Family Members And Kissing Contacts At Greater Risk Of Meningitis

September 04, 1998

(Which contacts of patients with meningococcal disease carry the pathogenic strain of Neisseria meningitidis? A population based study)

Family members and kissing contacts of patients with meningococcal disease (a form of meningitis) have a marked increased risk of carrying the disease-causing organism and this justifies using chemoprophylaxis (antibiotics to prevent the disease developing). But a study from Norway in this week's BMJ does not support the use of chemoprophylaxis for less close contacts of the sick person.

Professor Bjorn-Erik Kristiansen from the University of Tromso and colleagues studied the prevalence of virulent bacteria strains in 1535 primary contacts of 48 patients with meningococcal disease in Norway. They found that family members and kissing contacts have a 12.4% risk of carrying the organism compared to much lower levels of under 2% in less close contacts. The prevalence in the general population is 0.7% where there is no disease outbreak.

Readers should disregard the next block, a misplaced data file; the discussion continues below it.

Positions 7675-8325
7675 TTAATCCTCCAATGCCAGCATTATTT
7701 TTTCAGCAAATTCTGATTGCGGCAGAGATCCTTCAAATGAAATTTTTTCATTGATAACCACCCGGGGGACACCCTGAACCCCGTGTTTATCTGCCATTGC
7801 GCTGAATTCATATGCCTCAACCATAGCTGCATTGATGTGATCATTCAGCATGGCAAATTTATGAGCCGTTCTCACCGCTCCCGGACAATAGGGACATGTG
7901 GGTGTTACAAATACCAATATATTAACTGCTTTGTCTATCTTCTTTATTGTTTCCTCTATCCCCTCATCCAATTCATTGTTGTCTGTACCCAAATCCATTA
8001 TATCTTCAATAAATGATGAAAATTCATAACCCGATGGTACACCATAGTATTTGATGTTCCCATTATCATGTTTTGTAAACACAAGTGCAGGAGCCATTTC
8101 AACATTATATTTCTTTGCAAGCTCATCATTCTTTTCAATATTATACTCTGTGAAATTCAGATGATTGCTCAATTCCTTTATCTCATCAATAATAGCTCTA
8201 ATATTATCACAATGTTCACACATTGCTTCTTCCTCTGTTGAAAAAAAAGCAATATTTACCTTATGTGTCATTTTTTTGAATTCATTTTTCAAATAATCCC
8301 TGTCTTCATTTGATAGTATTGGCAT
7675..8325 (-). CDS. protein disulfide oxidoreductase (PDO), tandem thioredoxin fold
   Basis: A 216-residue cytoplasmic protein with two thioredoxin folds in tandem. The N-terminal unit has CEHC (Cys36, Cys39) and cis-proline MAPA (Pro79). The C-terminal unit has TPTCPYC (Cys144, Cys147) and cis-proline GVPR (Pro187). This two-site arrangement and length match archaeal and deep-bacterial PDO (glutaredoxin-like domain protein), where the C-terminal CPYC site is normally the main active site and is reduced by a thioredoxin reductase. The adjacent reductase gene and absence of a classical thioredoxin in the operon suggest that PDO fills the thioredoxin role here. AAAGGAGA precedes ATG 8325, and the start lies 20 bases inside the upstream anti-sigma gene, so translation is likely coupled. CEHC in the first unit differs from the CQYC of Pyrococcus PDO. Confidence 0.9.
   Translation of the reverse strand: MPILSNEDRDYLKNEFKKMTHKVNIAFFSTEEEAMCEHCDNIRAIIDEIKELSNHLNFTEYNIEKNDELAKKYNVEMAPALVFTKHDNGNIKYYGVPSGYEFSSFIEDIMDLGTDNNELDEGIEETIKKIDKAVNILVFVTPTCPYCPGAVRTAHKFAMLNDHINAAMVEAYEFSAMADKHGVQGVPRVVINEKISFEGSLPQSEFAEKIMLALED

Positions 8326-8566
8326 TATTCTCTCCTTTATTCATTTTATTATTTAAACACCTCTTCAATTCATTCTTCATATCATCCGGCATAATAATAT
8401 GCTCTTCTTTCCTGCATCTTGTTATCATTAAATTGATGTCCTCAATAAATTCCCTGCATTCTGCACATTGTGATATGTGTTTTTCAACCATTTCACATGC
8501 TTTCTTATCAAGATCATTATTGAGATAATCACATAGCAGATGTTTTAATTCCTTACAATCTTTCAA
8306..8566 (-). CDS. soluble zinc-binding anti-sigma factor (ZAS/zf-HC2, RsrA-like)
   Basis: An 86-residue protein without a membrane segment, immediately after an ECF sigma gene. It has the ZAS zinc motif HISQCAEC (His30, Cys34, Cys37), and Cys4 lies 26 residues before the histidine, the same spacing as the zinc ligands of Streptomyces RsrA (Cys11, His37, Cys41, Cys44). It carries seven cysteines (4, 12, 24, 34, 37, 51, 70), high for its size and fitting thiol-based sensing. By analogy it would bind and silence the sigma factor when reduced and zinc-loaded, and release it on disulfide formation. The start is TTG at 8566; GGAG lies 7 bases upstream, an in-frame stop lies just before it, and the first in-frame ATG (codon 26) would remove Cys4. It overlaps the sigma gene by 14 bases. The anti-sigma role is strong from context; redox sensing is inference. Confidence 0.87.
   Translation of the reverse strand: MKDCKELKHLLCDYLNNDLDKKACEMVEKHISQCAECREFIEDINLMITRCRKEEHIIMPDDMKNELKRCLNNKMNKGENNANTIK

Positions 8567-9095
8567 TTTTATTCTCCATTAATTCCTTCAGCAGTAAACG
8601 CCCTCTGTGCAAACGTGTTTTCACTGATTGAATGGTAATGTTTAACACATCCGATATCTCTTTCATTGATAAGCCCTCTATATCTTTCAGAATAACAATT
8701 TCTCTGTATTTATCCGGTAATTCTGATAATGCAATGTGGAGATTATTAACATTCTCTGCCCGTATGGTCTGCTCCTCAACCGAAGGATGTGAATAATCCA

To prevent the spread of meningococal infection, many countries give antibiotics to "close contacts" to eradicate the disease causing strain of bacteria. This means chemoprophylaxis is often given to more contacts than is needed, say the authors. They conclude that the benefits of giving chermoprophylaxis to less close contacts than family members and kissing contacts may be marginal.

Contact:

Prof. Bjorn-Erik Kristiansen, Dept. Medical Microbiology, University of Tromso, Norway
-end-


BMJ

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